I tried to comfort Her. She would not be comforted: She felt like she still had enemies to slay. Already, She felt the insanity growing again. I urged her to forgive Her enemies. But She was becoming gripped by insanity again, and could not. She and I began to struggle again, but now I felt no grief. I defended Myself. My great strength prevented Her aggression from hurting Me - or the world. And woke Her to Her own weakness. When she regained Her mind and the fit had passed, She understood how the war had wounded Her. She understood at that moment She could no longer be my Wife, or my friend, nor be near anything She loved; She could perform no duty. She had no reason to live. She vowed She would destroy Herself upon my altar, for She had become My enemy, Her own enemy. Death was better than that incurable injury which caused so much distress to Her and those who cared for Her.
Remembering when She had burned herself upon my altar in the form of Sati, I held her close and wept. And as we wept a river of tears, all Her Black was washed away. The Black took a hollow form and, possessed of insanity and wrath, tried to hurt Me before leaving to slay Her enemies. This was no longer Kali, no longer my wife: it was Kausiki! Hollowness and without form, pure power, without mind, heart or body, a pure selfish malice, devoid of love. No longer my wife, Kausiki left my presence. I was glad when Kausiki left. When Kausiki left, the darkness rose and before me was Gauri: the body, heart and mind underneath that shell of blackness. All that Black shell had been washed away by tears! She was radiant! But neither Kausiki nor Gauri was Kali. Kali had destroyed Herself.
Gauri stood before me; her skin as white as if She had never seen the sun in all Her life. Indeed, She had been there all along, under that Black skin. Behind all that blackness. My wife had forgotten who She truly was, but I remembered. And this grief manifested my understanding of Shakti; Shakti had taken form before Me, as Gauri. Now, Shakti was embodied in a more perfected form, as Gauri. Gauri was everything Shakti wanted to become. She embraced Me, and at that moment taught Me to let go of all the pain I still held in my heart for Sati; my profound distress from sympathy in Kali's suffering was extinguished - and I learned better wisdom.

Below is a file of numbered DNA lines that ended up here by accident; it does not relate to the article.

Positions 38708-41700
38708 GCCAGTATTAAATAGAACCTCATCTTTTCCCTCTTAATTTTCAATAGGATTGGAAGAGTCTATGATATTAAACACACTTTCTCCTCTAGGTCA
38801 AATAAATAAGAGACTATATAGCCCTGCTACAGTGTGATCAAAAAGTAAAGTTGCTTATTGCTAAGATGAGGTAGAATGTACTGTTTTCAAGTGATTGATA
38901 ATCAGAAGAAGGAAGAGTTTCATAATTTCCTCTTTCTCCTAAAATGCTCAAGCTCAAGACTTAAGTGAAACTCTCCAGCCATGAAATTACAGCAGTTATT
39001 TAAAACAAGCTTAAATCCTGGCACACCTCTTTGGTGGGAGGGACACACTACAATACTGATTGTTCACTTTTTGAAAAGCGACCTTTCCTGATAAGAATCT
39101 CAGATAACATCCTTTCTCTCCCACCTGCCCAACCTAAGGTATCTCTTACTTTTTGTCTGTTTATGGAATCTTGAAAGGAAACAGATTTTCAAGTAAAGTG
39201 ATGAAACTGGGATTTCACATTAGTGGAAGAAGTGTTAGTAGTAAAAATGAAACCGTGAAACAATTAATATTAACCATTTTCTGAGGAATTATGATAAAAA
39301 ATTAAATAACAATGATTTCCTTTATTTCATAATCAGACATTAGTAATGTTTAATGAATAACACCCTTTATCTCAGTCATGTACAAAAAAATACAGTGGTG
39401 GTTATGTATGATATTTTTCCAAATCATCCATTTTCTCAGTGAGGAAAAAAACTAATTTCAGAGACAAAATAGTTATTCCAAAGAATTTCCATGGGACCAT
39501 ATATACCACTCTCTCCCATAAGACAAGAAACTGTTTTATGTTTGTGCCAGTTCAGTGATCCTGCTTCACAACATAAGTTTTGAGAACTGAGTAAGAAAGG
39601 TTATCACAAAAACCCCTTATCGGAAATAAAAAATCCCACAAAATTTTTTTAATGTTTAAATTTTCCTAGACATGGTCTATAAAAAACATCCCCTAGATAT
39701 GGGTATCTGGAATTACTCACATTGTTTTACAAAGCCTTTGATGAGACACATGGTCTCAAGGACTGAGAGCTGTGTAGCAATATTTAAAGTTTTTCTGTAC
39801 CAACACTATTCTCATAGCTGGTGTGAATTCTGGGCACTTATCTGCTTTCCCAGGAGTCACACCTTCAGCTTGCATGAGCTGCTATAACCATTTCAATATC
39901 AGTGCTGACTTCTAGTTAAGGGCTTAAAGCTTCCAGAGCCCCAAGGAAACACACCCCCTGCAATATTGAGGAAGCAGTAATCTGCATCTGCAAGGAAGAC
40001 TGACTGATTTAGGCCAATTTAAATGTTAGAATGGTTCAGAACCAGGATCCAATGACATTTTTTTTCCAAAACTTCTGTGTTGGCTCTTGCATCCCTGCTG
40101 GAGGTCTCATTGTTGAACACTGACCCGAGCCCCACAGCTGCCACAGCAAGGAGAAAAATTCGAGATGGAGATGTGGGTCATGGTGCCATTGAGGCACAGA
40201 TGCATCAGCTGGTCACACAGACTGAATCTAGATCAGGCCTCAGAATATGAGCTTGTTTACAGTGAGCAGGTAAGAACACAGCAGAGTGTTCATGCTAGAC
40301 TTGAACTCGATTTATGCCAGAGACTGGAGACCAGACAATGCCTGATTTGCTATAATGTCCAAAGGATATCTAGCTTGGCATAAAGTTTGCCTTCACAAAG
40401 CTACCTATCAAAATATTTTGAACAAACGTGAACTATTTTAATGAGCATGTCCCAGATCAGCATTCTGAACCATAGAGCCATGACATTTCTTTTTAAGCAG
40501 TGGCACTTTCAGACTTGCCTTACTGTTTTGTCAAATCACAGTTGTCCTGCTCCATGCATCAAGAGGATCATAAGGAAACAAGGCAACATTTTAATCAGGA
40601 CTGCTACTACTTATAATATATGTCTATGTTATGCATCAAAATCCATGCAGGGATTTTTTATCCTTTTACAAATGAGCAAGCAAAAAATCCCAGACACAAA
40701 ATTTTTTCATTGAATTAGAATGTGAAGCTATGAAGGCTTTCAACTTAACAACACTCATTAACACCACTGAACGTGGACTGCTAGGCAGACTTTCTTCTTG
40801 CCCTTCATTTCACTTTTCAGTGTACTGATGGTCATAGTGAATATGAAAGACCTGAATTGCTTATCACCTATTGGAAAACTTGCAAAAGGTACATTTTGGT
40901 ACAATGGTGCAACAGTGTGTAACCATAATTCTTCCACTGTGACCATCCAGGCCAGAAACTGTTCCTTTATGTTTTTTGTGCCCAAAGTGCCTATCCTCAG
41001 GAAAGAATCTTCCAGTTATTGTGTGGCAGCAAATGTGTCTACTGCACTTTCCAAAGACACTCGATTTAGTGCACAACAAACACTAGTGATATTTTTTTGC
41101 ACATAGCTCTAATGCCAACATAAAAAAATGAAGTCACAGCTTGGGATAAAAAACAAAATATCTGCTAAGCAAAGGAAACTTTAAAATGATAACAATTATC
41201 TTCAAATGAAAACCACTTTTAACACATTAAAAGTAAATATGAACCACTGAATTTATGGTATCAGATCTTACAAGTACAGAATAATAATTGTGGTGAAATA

Practicing Yoga alone is challenging enough, but when you commit to practice with a friend, yoking yourself to your love for them, you must expect great difficulty from time to time. But out of the difficulty, greater perfection is born. Your friend will help you become the better person they know you can become, the better person you want to become - if you help them become the better person they must become. As you might feel some discomfort from your usual Yogic practices, you must bear this pain too: through love, through compassion. But do not permit yourself to be injured by your friend, as this would injure them, for you share one heart.
In helping your friend become better, do not take upon yourself their pain through sympathy, but perform your duty. A surgeon must cut their patient without sympathy. But must be gentle nevertheless. You can help bring form to your friend's dream, and see your own dreams take form too - if you are willing to let go of what you presently are, what they presently are. Are you prepared to lay yourself upon your spouse's altar, as they lay themselves upon yours? In marriage, spouses are reborn through joy in love. In friendship, friends are reborn through joy in love, and over many lifetimes of rebirth find perfection through love.
Such love comes naturally, and is performed without expectation of success or fear of failure, without praise or blame, through Karma Yoga.